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Harris Hall was dedicated in 1976 and is named in honor of Arvil Ernest Harris, who was a political science and social studies professor, as well as the first Dean of the Graduate School. Harris Hall replaced Music Hall, a former retail space purchased by Marshall in 1926 and used to house the Music Department until the construction of Smith Music Hall. Throughout its history Harris Hall has housed many of Marshall's liberal arts programs. Today it is home to the history, geography, psychology, counseling, classics, philosophy, and religious studies departments.


  • Harris Hall was built in 1975 and is home to many of Marshall's humanities programs.
  • This small brick building, located on the same site, dated to the early 1900s and was originally a commercial store. From 1926 until 1967 it served as Marshall's Music Hall.
  • Social studies professor and local politician Arvil E. Harris (1898-1964) is best remembered at Marshall for being the first Dean of the Graduate School..
  • The building was formally named Harris Hall in a ceremony on November 5, 1976.
  • Students mingling near Harris Hall, 1970s.
  • The pillars on the exterior of the building, a classical architectural feature, are a reference to Harris Hall's role as a facility for liberal arts education.

In the early 1900s a two-story brick building was constructed on this space on 3rd Avenue between 17th and 18th Streets. At one point it housed a retail store called Modern Shoe, and then later Dayton Tire Shop. In 1926 Marshall, which at the time consisted only of Old Main and Northcott Hall, purchased and renovated the structure to serve as a space for the Music Department. This original Music Hall was too not and not properly suited for the Music Department, but it was used until 1967 when Smith Music Hall was completed. For a few years afterwards the old building was used to house Marshall’s TV station WMUL. In 1973 it was demolished to make room for Harris Hall.

Harris Hall was just one of multiple new buildings and renovation projects conducted all over Marshall during the 1970s and early 1980s. The four-story building, referred to during planning as Academic Building A, was meant to house some of the liberal arts departments, such as history, psychology, geography, religious studies, and the classics. The use of decorative pillars in the exterior design of the structure reflects its purpose as a facility for the humanities. The building was completed in 1975, but was not formally dedicated until November 5, 1976, when a dual ceremony was held naming both Harris Hall and Buskirk Hall (originally known as West Hall). During this period of development Marshall sought to name many of its new and older structures after influential faculty and administration members from the university’s history. The Physical Facilities and Planning Committee recommended that the new academic building be named after Dr. Arvil Ernest Harris (1898-1964).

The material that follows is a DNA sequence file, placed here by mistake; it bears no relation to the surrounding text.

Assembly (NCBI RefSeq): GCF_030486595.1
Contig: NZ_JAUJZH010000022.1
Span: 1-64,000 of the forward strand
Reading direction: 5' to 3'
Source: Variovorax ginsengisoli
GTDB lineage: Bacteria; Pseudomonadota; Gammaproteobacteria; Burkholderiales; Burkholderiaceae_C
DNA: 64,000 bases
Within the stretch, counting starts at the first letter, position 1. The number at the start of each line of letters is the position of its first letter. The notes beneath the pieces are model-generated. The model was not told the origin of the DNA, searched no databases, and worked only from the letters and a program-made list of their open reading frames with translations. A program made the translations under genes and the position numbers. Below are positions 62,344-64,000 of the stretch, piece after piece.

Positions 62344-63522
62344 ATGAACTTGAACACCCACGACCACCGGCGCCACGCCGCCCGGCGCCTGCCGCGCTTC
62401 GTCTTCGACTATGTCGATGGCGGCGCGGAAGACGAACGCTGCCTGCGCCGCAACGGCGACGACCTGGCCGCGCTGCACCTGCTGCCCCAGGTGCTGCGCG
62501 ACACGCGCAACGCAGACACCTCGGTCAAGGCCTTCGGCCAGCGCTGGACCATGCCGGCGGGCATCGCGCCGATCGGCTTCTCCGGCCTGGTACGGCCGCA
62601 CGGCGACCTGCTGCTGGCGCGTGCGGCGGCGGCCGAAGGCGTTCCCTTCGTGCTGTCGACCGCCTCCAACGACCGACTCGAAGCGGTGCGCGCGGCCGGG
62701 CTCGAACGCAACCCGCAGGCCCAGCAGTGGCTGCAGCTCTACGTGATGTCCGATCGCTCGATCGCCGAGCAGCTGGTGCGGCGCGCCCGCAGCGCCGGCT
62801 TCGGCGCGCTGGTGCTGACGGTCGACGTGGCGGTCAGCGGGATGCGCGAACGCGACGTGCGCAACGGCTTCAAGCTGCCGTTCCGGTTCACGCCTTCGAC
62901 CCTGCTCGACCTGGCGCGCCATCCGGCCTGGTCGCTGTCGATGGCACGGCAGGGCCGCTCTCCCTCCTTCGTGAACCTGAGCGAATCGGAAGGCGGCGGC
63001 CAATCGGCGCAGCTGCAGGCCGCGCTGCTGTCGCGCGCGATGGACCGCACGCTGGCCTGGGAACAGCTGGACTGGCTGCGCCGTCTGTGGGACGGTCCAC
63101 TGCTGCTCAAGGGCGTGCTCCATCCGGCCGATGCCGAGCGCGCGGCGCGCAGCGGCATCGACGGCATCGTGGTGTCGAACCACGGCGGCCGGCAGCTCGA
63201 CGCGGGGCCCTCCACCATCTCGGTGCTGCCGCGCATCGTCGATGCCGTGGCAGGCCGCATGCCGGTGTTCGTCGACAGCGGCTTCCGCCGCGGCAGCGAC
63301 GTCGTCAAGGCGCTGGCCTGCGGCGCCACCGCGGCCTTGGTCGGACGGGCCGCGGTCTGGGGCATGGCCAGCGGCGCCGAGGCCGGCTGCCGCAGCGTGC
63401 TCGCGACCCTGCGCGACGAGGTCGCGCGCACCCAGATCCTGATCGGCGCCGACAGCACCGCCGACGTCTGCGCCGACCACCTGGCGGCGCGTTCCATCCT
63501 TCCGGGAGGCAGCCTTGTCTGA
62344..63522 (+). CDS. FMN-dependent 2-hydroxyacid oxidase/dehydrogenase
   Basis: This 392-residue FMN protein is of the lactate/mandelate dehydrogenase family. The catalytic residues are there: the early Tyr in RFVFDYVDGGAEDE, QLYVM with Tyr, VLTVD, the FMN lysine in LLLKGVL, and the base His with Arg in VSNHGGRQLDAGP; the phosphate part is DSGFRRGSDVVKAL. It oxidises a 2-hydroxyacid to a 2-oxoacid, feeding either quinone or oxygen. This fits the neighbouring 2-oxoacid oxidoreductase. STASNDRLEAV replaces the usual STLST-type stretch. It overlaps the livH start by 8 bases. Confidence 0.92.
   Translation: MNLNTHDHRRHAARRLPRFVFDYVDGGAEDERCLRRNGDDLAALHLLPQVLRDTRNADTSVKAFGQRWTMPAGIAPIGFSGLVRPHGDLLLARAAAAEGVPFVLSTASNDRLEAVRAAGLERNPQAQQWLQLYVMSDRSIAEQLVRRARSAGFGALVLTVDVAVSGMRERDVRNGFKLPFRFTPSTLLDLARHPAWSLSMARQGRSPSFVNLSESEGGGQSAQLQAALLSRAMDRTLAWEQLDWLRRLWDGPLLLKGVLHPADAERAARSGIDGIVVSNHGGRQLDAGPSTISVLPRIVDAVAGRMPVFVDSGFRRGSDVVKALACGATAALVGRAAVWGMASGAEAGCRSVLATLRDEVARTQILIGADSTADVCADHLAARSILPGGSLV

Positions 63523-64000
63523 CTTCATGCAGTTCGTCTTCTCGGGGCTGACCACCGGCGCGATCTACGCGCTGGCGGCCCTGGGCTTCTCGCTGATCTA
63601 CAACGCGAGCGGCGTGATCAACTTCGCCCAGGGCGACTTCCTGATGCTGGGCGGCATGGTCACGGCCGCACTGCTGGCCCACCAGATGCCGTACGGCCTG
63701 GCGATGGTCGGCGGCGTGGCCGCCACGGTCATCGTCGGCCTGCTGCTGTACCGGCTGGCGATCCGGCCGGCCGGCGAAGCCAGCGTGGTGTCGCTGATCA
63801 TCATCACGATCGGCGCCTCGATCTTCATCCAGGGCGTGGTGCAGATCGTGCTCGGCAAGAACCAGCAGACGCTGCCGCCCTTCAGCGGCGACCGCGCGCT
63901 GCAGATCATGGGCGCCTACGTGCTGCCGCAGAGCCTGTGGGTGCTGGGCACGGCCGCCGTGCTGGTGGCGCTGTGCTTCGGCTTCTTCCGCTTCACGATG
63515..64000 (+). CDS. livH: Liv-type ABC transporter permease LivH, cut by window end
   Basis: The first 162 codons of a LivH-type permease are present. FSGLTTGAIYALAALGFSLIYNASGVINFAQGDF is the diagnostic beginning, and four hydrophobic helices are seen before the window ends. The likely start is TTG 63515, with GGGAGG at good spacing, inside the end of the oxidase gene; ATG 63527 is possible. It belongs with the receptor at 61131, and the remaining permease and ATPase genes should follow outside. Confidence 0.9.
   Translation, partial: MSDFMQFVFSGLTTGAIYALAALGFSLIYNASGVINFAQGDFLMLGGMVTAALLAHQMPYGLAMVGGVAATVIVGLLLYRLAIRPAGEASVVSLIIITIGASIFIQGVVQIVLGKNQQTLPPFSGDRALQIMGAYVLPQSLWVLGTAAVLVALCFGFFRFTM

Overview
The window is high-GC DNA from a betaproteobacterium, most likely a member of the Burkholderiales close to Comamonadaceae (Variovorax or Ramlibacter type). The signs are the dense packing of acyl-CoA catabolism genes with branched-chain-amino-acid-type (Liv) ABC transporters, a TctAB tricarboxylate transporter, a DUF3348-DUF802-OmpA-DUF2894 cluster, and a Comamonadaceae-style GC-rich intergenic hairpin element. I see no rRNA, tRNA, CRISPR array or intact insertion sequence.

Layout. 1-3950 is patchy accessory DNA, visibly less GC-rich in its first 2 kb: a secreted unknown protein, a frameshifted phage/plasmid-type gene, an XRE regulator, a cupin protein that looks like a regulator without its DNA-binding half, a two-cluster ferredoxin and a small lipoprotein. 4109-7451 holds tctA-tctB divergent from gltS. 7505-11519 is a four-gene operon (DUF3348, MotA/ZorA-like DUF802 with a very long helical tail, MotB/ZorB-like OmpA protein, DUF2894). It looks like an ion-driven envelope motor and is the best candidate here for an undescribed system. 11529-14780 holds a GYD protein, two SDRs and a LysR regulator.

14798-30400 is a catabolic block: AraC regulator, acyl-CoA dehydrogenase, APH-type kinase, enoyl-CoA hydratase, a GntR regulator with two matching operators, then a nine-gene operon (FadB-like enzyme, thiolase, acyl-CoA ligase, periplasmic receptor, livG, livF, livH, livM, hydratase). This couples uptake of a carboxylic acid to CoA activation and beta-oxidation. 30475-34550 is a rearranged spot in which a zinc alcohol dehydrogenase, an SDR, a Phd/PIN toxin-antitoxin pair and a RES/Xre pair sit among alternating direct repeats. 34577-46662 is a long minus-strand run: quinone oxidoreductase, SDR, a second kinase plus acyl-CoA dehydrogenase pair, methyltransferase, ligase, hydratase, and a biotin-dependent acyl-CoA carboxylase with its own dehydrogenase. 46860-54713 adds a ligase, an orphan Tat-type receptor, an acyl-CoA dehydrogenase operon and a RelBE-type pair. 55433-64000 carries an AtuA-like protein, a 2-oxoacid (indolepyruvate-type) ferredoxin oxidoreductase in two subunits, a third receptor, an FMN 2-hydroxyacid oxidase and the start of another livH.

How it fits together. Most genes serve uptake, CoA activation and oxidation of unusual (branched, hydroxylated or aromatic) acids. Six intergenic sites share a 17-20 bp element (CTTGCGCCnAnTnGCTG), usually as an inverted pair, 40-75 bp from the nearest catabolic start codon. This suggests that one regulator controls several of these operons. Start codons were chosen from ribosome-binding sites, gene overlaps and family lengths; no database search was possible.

On the streets Arvil Harris knew me. In the halls he recognized me. In his office my problems became his problems. No physician, he knew when I was ill. When I became discouraged, he encouraged me. When I faltered from the direction of my goal, he made me envision it. -Anonymous student

Arvil Harris grew up in Braxton County, West Virginia. He graduated from Marshall in 1926 and returned in 1936 to teach political science and social studies. In 1948 Harris was appointed the first Dean of the newly-created Graduate School, a position he held until just before his death. The Graduate School began with only nine master’s degrees offered, but the program and curriculum gradually expanded under Harris’ tenure. At one time the school was the only one in West Virginia to offer a master’s degree in Geography. In addition to working at Marshall, Harris also served as a city councilman, mayor of Huntington, and was an active member of the First Congregational Church of Huntington.

“Buskirk, Harris Halls Dedicated November 5.” Marshall Alumnus 17, no. 2 (December 1976): 14.

Casto, James E. “Lost Huntington: Marshall Music Building.” Herald-Dispatch. August 20, 2018. Accessed January 15, 2020. https://www.herald-dispatch.com/special/lost_huntington/lost-huntington-marshall-music-building/article_61061710-d7d2-56fe-9433-1f00e2a6d35e.html. 

Clio – Your Guide to History. “History Matters at Marshall University” (video). Posted December 13, 2018. Accessed January 15, 2020. https://m.youtube.com/watch?v=CXa1zQ2IbQU.

Deutsch, Leonard J. “Golden Anniversary: The Graduate School is meeting demands of our complex society.” Marshall Alumnus 30 (Winter 1989): 18-19.

“Harris, Buskirk Halls to be dedicated.” Marshall University News Letter. October 29, 1976.

“It’s official- they’re Harris, Buskirk Halls.” Marshall University News Letter. February 6, 1976.

MarshallU. “Harris Hall” (video). Posted July 24, 2019. Accessed January 15, 2020. https://m.youtube.com/watch?v=ZFweFm8ci4g.

Moffat, Charles Hill. Marshall University: An Institution Comes of Age, 1837-1980. Marshall University Alumni Association, 1981. Accessed January 1, 2020. https://www.mds.marshall.edu/cgi/viewcontent.cgi?article=1008&context=lib_manu.  

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